Our recent Lines on Online blog series looked at the practicalities around the new world of work. Now, in this guest blog from independent business consultant Peter Gill, we take a look at the possibilities going forward.


For anybody in business, which will be almost everybody reading this on LinkedIn, this year has been a rollercoaster like no other.  Disney couldn’t have created a ride quite like it and Hollywood couldn’t have scripted a film like it.

In the UK the return to work after the first lockdown proved to be short-lived, as we were soon encouraged to work from home again, to protect the NHS and save lives. Those unable to work from home started to head back into offices, feedback being the offices are a shadow of their former selves, devoid of energy and vibrancy, now merely a place to sit at a desk and do the job.

The rest (majority) of the workforce has returned to home working, day-to-day sitting through Zooms/Teams calls, delivering the output required of them whilst again balancing work/life, maintaining mental health and trying to retain the connection to their employer, the core values and culture of the organisation.

Acritas (part of Thomson Reuters) has just released a report ‘Future Working Practices’ which highlights that 77% of stand-out lawyers would like to retain aspects of the changes in working practices they have adopted during lockdown.  Read the detail and it’s very interesting stuff.  The survey findings are clear; lawyers want flexibility in where and when they work.

Over the past few weeks a number of prominent organisations, consultants and business advisors have shared their views, based on research in the market and the data available, on the future of work.  Again, this has been fascinating as we’ve seen some real insights not just the hype. 

The Law Society Gazette, amongst many others, produced a report in September entitled ‘No rush back to city offices’, which included comments from Tony Williams, Principal of legal consultancy Jomati, as he noted the nervousness some employees had about going back and the opportunity firms saw to rejig the way they work going forward.

Claremont GI, the workplace consultancy business, works closely with clients across sectors including law firms and has noted that increasingly there is a call to have a hybrid approach, where people will work remotely part-time and the office will become the place for collaboration, training, group learning with adequate supervision and where employees can reconnect.  Making office space attractive so that people will want to do the commute is ever more important.

Briefing Magazine ran a webinar in September, ‘the legal workspace, reworked’ where contributors highlighted that the office would be increasingly seen as a destination to do something, to collaborate, learn or socialise, not simply to be there, although presenteeism has pervaded and must be overcome.

The contributors to this webinar also commented that technology has a place in planning for the future, though of course it is only a part of the jigsaw puzzle with culture, leadership, learning and engagement other important elements.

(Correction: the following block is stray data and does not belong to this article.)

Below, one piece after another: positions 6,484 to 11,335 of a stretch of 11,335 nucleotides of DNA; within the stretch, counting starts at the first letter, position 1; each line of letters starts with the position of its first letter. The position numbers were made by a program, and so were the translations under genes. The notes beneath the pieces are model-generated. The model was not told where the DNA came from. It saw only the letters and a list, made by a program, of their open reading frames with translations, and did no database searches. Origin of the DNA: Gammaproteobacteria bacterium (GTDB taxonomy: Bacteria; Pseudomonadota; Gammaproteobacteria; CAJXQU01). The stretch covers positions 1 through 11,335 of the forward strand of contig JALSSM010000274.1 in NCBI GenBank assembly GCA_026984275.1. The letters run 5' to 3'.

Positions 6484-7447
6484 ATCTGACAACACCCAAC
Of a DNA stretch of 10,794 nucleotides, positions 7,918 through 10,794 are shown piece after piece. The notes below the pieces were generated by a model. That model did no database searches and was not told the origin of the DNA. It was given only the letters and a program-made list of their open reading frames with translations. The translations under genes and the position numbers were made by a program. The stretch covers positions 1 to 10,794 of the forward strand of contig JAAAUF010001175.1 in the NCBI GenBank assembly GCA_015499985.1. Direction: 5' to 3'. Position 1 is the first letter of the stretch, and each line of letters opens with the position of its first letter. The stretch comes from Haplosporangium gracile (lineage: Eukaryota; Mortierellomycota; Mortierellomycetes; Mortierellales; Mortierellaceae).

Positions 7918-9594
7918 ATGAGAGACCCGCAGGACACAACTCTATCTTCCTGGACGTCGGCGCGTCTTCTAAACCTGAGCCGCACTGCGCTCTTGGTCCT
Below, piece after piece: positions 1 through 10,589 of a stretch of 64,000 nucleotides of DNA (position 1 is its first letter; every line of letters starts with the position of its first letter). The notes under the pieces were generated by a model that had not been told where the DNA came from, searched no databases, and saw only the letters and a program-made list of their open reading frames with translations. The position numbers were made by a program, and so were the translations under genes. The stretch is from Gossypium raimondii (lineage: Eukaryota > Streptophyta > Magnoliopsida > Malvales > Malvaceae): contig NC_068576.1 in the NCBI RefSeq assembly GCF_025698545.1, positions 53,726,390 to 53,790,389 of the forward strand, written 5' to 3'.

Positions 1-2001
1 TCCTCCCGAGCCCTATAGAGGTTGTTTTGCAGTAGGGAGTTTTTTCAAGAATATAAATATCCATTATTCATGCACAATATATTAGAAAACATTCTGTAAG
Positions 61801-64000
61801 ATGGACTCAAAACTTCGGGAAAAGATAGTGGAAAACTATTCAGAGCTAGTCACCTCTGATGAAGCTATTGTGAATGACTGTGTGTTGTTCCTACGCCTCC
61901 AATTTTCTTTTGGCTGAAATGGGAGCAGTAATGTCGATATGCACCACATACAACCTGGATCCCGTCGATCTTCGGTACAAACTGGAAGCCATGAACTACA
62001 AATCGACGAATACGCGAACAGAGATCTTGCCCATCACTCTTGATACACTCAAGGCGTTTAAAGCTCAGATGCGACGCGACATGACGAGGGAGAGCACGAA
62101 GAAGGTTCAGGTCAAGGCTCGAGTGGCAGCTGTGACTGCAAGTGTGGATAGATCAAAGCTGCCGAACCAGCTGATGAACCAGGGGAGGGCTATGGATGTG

Reviewing the reports/output and accompanying notes from the above, plus a whole lot more similar events along with reviewing scribbled notes for many conversations with people at all levels with law firms and those around the legal sector, the landscape has changed and will not go back to what it was.


That’s your big conclusion I hear you cry?  Yes, it is.  Changes in working practices has and continues to change attitudes and a lot of good will come out of something which has caused a lot of damage.  

Technology will play a vital part, we can discuss in detail the many different technology applications that will support the continued and sustained change for the better in the way that those in offices all day, every day, will be able to realise their goal of having more flexibility; the 77% of stand-out lawyers per Acritas and similar percentages from other such surveys/webinars/reports, of people wanting to see the positive changes in working practices they have adopted during lockdown.

The new way of working won’t necessarily appear that radical.  A hybrid of working from the office and working remotely.  With technology to support secure home working, allowing for collaboration and easy completion of tasks.  With offices reimagined to meet the different needs, using data collation to plan for the effective use with staff and clients.

I ‘confess’ to not having been into an office since March 2020.  There’s been no need, though there has been a need – for social interaction (socially distant of course), water-cooler conversations and staying connected to the business.  As such I am looking forward to visiting an office, to meet with people to discuss their business challenges and look for solutions and to work with colleagues on projects where face-to-face makes sense.  When it isn’t required, remote working works just fine.

What’s anybody’s thoughts on offices of the future and why people will go into them? 

Peter Gill

Peter Gill

Business Information Group